When the carriage 24 reverses direction and proceeds toward the pulley 22 and switch 55 and the wire 13 travels from the pulleys 26 and 27 toward the pulley 38. The wire 13 is again immersed as it passes through the housing 91 and, therefore, the plenum 89 and jet directing slit 90 are positioned subsequent to the housing 91, in the direction of travel of the wire 13, to strip the low viscosity fluid from the wire 13 and prevent it from entering the web 35 to reduce the viscosity of the cutting mixture in the cutting area.

Referring to H6. 2, another embodiment of the present invention is illustrated wherein similar parts are designated with similar numbers and all numbers have a prime added to indicate a different embodiment. lncluded are means, generally designated 60 for mounting a piece of material to be cut. The means 60 include a base 61' with a mounting block 62 dovetailed thereto for vertical sliding movements. A platform 63 is affixed to the lower end of the block 62 and adapted to have material to be cut affixed to the lower surface thereof. A fluid cylinder is fixed to the base 61' and the plunger thereof is fixed to the block 62. A fluid supply hose 71 for the cylinder 70' is connected through a pressure regulating valve 72 to a source of fluid under pressure (not shown). A member 73' having a cam surface 74' is affixed to the side of the block 62'. The cam surface 74' is preconstructed according to the cross section of the material being cut, the type of material, the speed of the wire, etc. A linking mechanism 77' is mounted adjacent the block 62 in contact with the cam surface 74' and connected to a control member 78 (which may be a shaft or the like) on the valve 72. As the cam surface 74 moves past the linking mechanism 77' the control member 78' is moved to vary the pressure on the fluid in the conduit 71' to maintain the speed of downward movement of the block 62' relatively constant. While specific apparatus for controlling the speed of the block 62' is illustrated, it should be understood that one skilled in the art might devise a variety of modifications, etc. Other possible embodiments might include electronic or light sensors to determine the movement, position and/or speed of the material into the cutting area. By controlling the speed of insertion of the material into the cutting area, the cutting error illustrated in FIG. 3 can be greatly reduced or eliminated.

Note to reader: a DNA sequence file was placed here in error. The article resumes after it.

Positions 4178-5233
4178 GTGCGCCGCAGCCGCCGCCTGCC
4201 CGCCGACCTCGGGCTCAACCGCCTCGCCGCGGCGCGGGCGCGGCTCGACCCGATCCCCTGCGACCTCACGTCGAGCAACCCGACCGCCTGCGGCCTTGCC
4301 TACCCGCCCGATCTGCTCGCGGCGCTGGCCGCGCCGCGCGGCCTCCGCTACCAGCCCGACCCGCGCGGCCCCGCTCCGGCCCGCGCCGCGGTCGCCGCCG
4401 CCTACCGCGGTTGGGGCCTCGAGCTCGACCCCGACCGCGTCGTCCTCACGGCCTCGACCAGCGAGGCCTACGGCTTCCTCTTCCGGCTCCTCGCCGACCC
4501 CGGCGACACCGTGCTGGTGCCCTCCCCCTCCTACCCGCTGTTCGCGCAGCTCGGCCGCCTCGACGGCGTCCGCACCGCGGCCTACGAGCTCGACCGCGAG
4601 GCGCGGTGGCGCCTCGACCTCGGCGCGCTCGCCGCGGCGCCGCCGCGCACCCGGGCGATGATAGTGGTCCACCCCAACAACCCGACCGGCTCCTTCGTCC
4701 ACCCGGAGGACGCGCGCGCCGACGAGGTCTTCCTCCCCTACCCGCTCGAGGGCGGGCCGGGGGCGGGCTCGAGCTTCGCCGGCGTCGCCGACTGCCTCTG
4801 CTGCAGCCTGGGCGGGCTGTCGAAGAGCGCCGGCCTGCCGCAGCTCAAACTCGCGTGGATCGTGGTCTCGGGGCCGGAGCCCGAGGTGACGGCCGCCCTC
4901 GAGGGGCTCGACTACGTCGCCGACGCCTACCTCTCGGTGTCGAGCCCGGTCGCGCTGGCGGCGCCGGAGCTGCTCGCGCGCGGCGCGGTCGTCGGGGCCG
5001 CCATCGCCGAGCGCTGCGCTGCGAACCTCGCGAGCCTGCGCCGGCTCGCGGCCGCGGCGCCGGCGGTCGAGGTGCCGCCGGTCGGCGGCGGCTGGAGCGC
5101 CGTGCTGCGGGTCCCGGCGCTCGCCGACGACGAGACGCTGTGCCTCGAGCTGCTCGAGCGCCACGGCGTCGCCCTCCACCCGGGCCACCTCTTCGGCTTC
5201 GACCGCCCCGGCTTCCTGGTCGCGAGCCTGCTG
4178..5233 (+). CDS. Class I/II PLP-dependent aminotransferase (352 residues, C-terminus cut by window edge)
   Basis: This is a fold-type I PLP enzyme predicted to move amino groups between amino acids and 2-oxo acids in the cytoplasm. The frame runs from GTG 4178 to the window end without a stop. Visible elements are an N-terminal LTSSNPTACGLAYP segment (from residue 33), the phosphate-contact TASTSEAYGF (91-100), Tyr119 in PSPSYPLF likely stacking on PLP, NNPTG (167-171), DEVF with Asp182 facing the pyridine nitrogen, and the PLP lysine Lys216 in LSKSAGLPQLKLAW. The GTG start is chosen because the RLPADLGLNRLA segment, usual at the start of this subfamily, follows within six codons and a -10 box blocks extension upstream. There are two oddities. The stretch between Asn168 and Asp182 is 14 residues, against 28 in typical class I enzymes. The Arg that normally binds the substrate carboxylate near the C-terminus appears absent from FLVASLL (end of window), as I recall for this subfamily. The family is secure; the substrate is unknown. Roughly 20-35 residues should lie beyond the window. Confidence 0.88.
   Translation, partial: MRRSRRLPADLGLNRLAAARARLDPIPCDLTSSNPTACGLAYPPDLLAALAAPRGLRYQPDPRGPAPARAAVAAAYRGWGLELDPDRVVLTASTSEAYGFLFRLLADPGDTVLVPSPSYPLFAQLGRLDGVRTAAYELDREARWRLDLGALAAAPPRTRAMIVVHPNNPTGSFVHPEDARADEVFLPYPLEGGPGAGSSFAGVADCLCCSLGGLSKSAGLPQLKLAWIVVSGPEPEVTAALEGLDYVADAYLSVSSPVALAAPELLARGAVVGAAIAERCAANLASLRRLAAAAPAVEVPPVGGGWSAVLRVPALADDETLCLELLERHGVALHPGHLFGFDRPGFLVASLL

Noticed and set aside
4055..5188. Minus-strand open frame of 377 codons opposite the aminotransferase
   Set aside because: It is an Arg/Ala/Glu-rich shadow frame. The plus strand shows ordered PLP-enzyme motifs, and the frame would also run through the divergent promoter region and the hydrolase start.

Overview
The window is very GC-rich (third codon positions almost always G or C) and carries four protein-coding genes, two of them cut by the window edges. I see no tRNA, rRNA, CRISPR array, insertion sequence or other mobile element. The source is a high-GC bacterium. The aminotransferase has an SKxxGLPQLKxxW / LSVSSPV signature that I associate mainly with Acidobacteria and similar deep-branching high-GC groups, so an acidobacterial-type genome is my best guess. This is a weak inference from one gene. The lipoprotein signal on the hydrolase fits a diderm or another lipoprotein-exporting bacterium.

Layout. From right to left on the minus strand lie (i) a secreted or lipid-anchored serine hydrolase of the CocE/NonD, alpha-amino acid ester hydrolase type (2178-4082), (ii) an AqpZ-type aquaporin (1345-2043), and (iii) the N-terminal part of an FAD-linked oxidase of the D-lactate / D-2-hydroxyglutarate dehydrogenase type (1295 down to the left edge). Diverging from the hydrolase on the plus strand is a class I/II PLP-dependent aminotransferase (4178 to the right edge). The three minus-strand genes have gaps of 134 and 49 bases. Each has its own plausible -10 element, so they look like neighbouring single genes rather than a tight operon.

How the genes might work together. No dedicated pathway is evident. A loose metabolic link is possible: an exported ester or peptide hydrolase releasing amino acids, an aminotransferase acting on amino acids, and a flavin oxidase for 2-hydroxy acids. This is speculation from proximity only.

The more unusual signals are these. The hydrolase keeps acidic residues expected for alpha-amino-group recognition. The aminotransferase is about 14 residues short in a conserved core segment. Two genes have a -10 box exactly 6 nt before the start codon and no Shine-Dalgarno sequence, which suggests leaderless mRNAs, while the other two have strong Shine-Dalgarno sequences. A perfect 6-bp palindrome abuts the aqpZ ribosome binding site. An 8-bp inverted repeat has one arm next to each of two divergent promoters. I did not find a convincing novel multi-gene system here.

Thus, an improved machine for cutting brittle materials is disclosed wherein the materials may be more accurately cut and cleaned upon cutting, the thickness of the cut is retained substantially constant, as illustrated in FIG. 6, to ensure that opposite sides of the cut material are substantially parallel and the cutting mixture is excluded from substantially all parts of the machine except the cutting area to greatly increase the life of the machine. Further, because the pieces of material to be cut are applied to the cutting web external of the enclosed area, the application can be performed with more precision and uniform cutting speed.

While I have shown and described a specific embodiment of this invention, further modifications and improvements will occur to those skilled in the art. I desire it to be understood, therefore, that this invention is not limited to the particular form shown and I intend in the appended claims to cover all modifications which do not depart from the spirit and scope of this invention I claim:

1. An improved machine for cutting brittle materials comprising:

a. continuous wire supply means;

b. take-up means for used wire;

0. a plurality of wire guides defining a continuous wire path between said wire supply means and said take-up means, said wire guides including a plurality of elongated pulley means having a plurality of portions of the wire extending therebetween in parallel, laterally spaced apart relationship to define an enclosed area at least one side of which defines a generally horizontally oriented cutting area;

d. material mounting means mounted above and external of said enclosed area for relative, generally vertical movements toward and away from said cutting area, said material mounting means being constructed for rigidly affixing for movement into and out of said cutting area pieces of material to be cut; and